A retailer’s assortment decision results from a process of give-and-take, during which the retailer may bid manufacturers against one another, and the terms of trade offer plenty of flexibility for allocating the profit among the retailer and manufacturers. We adopt a bargaining framework to capture such an assortment selection process. We investigate the properties of the profit allocations that could emerge in a decentralized supply chain.
In our model, the retailer engages in simultaneous bilateral negotiations with all manufacturers. Our model and analysis produce managerial insights that could not be obtained in the absence of a bargaining perspective on assortment planning. For example, we find that when a manufacturer improves its product, such improvements not only benefit the retailer but might even benefit competing manufacturers.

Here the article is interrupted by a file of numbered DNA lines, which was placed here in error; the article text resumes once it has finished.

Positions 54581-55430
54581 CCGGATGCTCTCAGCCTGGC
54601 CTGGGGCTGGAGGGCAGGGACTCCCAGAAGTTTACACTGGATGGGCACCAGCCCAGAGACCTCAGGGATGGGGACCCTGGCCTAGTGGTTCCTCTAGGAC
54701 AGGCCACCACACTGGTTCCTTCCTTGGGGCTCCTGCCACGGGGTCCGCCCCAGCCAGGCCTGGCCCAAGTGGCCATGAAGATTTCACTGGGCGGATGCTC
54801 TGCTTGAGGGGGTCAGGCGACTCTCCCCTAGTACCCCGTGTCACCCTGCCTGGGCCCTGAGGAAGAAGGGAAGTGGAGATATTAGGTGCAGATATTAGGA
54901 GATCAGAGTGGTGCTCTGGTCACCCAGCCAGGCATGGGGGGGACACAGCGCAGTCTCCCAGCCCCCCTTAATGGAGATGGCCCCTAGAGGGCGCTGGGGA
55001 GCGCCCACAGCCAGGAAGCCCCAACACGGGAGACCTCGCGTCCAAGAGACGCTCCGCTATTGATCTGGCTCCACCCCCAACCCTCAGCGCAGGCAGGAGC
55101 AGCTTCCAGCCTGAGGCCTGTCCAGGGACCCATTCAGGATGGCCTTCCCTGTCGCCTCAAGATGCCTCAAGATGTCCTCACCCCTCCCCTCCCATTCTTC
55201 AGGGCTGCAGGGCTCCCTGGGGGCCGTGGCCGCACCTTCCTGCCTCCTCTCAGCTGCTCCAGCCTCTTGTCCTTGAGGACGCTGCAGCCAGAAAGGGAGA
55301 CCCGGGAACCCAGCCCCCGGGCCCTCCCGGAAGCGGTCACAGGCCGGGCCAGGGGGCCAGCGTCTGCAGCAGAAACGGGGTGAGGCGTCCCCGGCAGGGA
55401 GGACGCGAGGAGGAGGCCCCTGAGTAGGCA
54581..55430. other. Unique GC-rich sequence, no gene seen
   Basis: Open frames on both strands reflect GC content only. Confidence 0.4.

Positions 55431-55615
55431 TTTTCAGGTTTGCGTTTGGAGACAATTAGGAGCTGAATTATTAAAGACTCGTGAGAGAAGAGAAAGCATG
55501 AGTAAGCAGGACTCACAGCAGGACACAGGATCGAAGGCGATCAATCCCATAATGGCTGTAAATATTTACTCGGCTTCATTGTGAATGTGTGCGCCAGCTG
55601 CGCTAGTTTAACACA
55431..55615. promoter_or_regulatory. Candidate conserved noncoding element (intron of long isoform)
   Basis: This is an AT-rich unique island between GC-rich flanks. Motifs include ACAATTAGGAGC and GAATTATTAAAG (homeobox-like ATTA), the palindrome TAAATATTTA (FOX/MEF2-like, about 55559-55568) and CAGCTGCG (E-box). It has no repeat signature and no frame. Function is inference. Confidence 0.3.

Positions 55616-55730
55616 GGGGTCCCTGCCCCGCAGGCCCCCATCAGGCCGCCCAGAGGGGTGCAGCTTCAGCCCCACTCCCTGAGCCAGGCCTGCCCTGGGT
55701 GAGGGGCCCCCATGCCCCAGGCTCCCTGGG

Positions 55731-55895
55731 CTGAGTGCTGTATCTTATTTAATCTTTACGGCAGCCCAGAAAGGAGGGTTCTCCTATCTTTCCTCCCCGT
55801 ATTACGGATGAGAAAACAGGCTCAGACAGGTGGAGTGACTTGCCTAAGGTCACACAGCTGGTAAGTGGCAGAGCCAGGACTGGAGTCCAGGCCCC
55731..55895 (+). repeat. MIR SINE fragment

In fact, even improvements to out-of-assortment products can increase the profits of the retailer and certain in-assortment manufacturers. Hence, our results suggest that a manufacturer can benefit from collaborating with judiciously chosen competitors.